I'm going through a breakup, and Sarah Waters's Fingersmith was thankfully a satisfying companion. The tone is dark enough to make me feel that at least I don't have it that bad, but it is not so emotionally devastating as I feared it could be as an overall reading experience.
The beginning of the book feels like a depraved romance novel--there is a Gothic mansion, a young, sheltered ward, and a dark, mysterious gentleman. It is a story of cons, love, trust, nature vs. nurture, knowing and perceiving.
The book is full of foreshadowing. It is suspenseful and feels like a fast read as one races to understand the whys of the plot points. Characterization is strong, and readers identify with scared, confused, angry characters trying to make sense of their situations. Two alternating narratives tell the stories of two girls similar yet living within different worlds. Lots of fully developed side characters appear but the story remains focused on a few main players.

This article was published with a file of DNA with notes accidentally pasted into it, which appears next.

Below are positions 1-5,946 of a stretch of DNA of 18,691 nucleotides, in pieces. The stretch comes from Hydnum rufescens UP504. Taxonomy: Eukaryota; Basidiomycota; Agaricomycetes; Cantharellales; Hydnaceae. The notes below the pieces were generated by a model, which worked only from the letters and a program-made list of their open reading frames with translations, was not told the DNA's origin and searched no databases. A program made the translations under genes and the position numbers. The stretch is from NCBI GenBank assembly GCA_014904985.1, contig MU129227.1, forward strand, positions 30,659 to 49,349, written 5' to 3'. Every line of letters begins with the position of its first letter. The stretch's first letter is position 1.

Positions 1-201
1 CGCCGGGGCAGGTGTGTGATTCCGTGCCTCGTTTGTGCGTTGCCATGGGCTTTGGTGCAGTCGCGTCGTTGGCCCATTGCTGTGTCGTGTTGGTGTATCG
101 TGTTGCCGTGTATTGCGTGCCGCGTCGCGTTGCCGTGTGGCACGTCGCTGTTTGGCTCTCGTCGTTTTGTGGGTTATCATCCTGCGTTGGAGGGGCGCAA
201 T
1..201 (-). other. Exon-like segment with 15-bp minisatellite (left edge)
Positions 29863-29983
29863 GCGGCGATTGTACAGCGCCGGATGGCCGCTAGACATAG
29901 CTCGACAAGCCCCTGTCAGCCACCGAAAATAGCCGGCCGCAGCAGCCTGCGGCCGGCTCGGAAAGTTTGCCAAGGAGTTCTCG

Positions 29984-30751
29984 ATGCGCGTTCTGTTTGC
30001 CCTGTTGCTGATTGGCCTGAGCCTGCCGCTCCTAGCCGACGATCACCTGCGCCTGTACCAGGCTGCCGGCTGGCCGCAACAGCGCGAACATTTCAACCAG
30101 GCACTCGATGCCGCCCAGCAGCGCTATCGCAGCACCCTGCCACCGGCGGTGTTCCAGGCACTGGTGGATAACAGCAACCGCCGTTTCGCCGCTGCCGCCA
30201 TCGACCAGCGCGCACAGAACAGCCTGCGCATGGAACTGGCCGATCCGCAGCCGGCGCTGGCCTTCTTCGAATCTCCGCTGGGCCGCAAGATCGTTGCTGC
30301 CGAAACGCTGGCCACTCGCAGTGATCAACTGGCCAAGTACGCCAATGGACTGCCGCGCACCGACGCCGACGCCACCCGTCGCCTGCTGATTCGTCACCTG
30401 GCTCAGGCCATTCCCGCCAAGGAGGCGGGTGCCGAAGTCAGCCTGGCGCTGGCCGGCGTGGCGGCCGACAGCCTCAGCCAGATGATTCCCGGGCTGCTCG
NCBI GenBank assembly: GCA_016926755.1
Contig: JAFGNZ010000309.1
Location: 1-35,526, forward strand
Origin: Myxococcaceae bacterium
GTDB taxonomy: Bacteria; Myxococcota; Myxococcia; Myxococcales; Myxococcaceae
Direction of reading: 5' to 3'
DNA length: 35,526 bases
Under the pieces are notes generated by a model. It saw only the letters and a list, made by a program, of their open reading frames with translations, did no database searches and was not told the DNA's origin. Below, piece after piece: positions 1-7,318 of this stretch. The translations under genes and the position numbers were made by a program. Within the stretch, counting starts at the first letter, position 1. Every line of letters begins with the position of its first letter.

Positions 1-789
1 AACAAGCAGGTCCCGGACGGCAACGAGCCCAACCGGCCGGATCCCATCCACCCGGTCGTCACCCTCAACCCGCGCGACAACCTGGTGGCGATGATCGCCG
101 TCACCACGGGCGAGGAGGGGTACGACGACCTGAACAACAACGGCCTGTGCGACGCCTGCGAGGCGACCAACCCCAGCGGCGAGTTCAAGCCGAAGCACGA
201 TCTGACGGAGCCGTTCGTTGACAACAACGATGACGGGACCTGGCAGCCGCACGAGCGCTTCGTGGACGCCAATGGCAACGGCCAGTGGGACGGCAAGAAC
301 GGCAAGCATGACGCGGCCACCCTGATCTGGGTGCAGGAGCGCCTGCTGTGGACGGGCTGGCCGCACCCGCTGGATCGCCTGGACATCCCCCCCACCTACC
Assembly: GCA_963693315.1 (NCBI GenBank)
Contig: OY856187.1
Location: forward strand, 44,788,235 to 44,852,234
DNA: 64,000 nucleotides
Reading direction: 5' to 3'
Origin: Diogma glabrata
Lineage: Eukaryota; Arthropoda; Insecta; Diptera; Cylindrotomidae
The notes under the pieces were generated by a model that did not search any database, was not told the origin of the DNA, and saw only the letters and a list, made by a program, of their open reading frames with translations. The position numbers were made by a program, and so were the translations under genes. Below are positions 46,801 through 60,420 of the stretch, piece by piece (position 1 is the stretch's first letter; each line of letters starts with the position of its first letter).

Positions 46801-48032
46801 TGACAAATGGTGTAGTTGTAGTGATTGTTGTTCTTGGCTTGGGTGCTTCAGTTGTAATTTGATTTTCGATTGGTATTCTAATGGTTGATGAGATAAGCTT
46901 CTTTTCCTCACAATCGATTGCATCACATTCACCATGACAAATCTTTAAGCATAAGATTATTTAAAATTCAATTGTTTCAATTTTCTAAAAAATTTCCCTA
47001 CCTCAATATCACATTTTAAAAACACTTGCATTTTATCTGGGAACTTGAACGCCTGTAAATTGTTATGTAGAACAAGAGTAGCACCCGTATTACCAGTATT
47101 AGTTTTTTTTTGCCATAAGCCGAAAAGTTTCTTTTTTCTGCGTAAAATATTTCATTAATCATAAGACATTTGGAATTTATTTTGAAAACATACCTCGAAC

Storyline themes include the London underworld of thieves, madhouses, a perverted, suffocating, sequestered upper class lifestyle, and being a lady's maid.
This is a sketchy write up, but the point of Readers' Advisory is to address how a book makes you feel rather than the plot. Plus this book is way better if you go into it with nothing, and I feel as though the reviewing community has been relatively good about keeping the experience pure for other readers.
I was reading this book at the same time as Sacred Hearts. They have similar themes of trapped and cloistered young women and the affect this has on their mental health, but the overall tone of the books is very different. The leisurely pace of Dunant's book also makes it dissimilar.